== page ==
The Solution: Reforms and Revolution

The broad masses of the people demand the strengthening and completion of the struggle for national liberation and democracy, the cancellation of all fraudulent and odious foreign loans benefiting the foreign and local exploiters, the confiscation of ill-gotten assets obtained through such loans and the termination of the puppet law providing automatic appropriations servicing foreign debt. They know that there can be no end to the chronic economic and financial crisis and to the monopoly capitalists’ practice of international usury, unless the entire nation, especially the toiling masses of workers and peasants, are able to wield power.

The comprehensive solution to the chronic economic and financial crisis is for the Filipino people themselves to gain power by fighting for national and social liberation, undo the dominance of US imperialism, domestic feudalism and bureaucrat capitalism, uphold national sovereignty and independence, defend economic sovereignty and national patrimony and undertake economic and social development through genuine land reform and national industrialization.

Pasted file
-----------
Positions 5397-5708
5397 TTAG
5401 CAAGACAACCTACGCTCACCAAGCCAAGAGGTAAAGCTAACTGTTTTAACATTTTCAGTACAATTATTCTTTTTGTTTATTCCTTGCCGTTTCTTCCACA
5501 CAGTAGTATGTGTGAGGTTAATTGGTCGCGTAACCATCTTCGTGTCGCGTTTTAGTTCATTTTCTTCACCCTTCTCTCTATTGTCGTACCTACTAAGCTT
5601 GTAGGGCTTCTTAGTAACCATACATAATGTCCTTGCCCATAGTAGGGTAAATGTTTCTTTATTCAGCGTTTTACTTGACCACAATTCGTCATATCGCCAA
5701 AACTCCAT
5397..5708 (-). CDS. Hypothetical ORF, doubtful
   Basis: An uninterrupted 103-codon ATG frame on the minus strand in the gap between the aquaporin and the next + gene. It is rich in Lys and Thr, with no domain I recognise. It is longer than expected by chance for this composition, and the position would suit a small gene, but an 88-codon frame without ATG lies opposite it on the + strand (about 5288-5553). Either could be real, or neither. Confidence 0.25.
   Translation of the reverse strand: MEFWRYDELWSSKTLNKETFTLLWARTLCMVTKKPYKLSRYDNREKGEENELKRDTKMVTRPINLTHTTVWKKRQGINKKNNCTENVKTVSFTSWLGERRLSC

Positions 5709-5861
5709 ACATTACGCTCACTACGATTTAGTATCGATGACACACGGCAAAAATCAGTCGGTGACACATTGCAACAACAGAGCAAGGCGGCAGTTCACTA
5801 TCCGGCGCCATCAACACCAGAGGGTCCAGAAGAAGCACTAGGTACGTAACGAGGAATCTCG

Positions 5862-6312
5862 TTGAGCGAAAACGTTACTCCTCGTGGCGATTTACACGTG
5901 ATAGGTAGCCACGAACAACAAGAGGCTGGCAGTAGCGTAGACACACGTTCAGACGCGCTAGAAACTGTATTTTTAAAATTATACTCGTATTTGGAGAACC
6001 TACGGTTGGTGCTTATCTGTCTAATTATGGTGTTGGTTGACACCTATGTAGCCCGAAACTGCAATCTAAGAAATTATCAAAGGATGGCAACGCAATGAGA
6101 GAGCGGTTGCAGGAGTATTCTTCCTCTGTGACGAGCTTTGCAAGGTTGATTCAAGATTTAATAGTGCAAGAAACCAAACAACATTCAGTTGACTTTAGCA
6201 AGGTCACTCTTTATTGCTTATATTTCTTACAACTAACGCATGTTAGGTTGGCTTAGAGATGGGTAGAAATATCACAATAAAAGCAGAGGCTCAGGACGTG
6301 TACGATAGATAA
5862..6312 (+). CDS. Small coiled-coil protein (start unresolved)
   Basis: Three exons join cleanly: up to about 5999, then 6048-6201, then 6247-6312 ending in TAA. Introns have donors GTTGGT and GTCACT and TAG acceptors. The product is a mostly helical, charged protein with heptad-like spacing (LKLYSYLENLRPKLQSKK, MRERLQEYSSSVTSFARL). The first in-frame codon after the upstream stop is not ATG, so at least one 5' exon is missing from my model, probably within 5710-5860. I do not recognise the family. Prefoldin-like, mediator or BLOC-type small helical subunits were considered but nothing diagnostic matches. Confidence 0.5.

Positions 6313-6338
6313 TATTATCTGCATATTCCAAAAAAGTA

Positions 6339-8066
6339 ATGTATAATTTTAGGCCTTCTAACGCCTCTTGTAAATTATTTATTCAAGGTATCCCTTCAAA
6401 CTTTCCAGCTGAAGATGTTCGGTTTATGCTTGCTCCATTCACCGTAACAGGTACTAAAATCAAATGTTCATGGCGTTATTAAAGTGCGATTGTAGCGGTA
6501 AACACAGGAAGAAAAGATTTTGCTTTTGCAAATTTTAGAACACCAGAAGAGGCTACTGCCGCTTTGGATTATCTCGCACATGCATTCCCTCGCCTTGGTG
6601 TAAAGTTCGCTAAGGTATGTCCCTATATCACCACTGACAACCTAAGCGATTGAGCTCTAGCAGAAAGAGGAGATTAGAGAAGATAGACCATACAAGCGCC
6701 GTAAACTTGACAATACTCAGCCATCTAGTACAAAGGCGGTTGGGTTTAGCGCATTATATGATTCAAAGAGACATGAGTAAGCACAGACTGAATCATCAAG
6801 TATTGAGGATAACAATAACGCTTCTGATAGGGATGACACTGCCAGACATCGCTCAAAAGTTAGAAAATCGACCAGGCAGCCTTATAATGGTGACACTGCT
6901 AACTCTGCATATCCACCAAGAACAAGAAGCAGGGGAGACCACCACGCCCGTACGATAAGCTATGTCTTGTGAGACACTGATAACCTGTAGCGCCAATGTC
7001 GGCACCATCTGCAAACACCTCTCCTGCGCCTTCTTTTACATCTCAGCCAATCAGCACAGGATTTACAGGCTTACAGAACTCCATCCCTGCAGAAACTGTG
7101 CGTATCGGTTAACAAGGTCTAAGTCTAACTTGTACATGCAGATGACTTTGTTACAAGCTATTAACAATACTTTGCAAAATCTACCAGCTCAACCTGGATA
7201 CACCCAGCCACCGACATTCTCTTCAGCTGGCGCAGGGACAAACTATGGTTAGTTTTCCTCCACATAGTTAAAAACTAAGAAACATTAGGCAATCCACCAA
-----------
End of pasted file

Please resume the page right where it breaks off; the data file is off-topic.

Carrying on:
There are various ideas on how to carry out the solution. These include carrying out the electoral struggle to put into office good men and women who will push the necessary reforms, using the GRP-NDFP peace negotiations to forge agreements on reforms and arrive at truce and alliance against common problems, changing the present regime through a peaceful mass uprising in order to put up a new government that would undertake reforms and overthrowing the ruling system through armed revolution in order to make a social revolution.